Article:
GB's Yngling crew storms to success
Sarah Ayton has announced she is to retire with immediate effect, ending her quest for an historic third Olympic title at the London 2012 Games.
Ayton triumphed in the Yngling class in 2004 and 2008 before having a child with husband and Olympic windsurfing bronze medallist Nick Dempsey.
"To succeed at the highest level as an Olympic athlete you have to be pretty single-minded," said the 30-year-old.
"That's something that just doesn't sit happily when you're a mum as well."
Ayton stood to become the first British woman to win three consecutive Olympic gold medals.
She began her 2012 campaign in April 2010, nine months after giving birth to first son Thomas, and was sailing with Skandia Team GBR in the two-person 470 class with Beijing Olympian Saskia Clark.
But the demands of Olympic classes sailing and motherhood have proved a relentless juggling act which left her drained and unhappy.
"Winning gold is what Olympic sailing is all about, so working towards 2012 and feeling like I can't give it my full attention has made me question why I am doing it, especially when it involves missing out on important time with Thomas," explained Ayton.
London 2012 will be an amazing thing for our country - I really hope that I can be involved in one way or another
"Full engagement is what makes the difference between being average and being great, in Olympic sport or whatever aspect of life.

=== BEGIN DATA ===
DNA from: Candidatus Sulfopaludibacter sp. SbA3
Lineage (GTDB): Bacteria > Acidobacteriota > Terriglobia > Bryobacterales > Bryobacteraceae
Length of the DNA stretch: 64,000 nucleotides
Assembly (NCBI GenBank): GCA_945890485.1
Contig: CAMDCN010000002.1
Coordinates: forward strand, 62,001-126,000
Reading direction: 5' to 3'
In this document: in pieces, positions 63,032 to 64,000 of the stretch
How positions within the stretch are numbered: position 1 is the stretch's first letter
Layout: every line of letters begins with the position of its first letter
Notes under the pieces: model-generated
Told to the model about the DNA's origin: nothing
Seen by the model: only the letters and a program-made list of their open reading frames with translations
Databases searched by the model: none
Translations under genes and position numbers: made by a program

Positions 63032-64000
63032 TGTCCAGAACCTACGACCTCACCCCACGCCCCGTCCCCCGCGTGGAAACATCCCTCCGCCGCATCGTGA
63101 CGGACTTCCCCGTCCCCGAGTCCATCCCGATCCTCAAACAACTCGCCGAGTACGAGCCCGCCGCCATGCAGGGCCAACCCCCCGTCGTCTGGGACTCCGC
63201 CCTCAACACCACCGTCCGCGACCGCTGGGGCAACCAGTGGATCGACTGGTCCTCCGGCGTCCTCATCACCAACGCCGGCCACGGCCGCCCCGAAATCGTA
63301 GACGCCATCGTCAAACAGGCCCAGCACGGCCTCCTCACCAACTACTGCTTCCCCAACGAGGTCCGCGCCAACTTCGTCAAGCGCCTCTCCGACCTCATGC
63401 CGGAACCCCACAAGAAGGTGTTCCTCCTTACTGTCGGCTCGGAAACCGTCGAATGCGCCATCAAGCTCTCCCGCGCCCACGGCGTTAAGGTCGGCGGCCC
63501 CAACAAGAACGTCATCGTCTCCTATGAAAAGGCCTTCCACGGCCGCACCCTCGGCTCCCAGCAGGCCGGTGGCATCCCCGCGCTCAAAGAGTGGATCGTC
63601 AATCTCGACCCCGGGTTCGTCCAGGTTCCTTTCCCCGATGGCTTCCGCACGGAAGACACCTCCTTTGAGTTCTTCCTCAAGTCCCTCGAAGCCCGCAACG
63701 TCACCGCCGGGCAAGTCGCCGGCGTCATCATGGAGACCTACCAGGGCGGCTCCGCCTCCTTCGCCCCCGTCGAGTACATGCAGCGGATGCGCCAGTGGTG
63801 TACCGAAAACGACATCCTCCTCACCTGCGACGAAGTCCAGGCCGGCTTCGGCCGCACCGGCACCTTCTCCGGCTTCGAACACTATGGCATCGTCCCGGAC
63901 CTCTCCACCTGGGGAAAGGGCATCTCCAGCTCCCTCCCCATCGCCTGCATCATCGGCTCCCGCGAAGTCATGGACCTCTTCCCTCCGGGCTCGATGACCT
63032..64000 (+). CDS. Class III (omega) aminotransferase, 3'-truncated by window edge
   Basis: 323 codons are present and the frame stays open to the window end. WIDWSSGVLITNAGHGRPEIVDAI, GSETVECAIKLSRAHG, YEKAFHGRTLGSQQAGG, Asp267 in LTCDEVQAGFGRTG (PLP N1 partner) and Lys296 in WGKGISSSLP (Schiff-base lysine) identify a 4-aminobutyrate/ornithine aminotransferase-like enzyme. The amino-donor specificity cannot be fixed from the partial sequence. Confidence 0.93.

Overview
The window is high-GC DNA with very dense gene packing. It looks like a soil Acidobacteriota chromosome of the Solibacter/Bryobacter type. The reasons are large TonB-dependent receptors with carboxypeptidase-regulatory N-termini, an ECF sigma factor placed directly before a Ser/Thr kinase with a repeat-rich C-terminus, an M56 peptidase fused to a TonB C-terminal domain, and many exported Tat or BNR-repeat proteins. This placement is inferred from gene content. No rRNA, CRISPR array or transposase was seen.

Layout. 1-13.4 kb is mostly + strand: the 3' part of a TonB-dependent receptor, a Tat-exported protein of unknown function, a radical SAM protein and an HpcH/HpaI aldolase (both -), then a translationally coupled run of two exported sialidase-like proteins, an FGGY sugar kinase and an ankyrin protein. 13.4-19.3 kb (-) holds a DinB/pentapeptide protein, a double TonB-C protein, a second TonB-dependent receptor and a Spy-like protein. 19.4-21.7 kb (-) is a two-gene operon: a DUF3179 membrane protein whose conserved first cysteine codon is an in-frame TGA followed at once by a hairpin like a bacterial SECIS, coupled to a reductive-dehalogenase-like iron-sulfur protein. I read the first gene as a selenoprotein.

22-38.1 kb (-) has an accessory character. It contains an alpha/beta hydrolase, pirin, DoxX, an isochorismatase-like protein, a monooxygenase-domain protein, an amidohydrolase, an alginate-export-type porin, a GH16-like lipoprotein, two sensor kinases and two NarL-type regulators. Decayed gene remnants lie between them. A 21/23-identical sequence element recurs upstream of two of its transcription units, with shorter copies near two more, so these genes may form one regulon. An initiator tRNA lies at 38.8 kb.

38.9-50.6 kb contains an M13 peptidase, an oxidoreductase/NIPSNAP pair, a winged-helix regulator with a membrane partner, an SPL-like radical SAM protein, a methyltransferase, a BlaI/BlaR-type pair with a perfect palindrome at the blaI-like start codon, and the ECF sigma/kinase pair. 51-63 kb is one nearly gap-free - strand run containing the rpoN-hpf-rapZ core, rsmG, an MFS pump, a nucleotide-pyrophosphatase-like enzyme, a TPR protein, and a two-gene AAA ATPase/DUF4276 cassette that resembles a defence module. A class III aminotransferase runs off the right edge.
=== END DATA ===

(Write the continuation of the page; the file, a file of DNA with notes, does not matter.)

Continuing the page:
"I am really looking forward to focusing my time and energy on Thomas, who is now 19 months old and into everything, and to supporting Nick, who is working harder than ever on his own Olympic campaign, so that he has the best possible chance of winning gold in 2012.
"My sailing career has always been about the Olympics and I remain passionate and excited about London 2012, so I hope there will be lots of other ways to remain involved over the next 18 months in the build-up."
Ayton is upset that her decision not to pursue a third gold medal in London impacts on Clark.
"I've really enjoyed sailing with Saskia Clark, who is a fantastic talent," she stated. "I'm upset to be letting her down, but I know she's got 2012 firmly in her sights and is looking carefully at her options.
"I owe both Saskia and our coach Joe Glanfield huge thanks for the time and effort they have put into our programme.
It's disappointing to be losing someone of Sarah's calibre and track record from our programme, especially at this stage of the cycle when she and Saskia had been progressing well towards their goals with our help and support
RYA Olympic manager Stephen Park
"There are so many people who have helped me over my 12 years of Olympic sailing, from the people I've sailed with and been coached by, to the RYA and all the experts within Skandia Team GBR."
Ayton does, however, remain excited about the prospect of an Olympic Games on home soil.
"London 2012 will be an amazing thing for our country - literally a once in a lifetime event which will excite and inspire, and I hope everyone will get behind it," she added.
"Although I won't be there competing, I really hope that I can be involved in one way or another."
Royal Yachting Association Olympic manager Stephen Park said: "It's disappointing to be losing someone of Sarah's calibre and track record from our programme, especially at this stage of the cycle when she and Saskia had been progressing well towards their goals with our help and support.
"As Sarah knows only too well, a successful Olympic campaign is a full-time commitment requiring absolute dedication - there can be no half measures.
"Ultimately this decision is a personal one that only she can make, and it's an understandable one in light of her family situation.
"We're all sorry to see her hang up her sailing boots, but with London 2012 drawing ever closer I'm sure her knowledge and expertise will be put to good use off the water."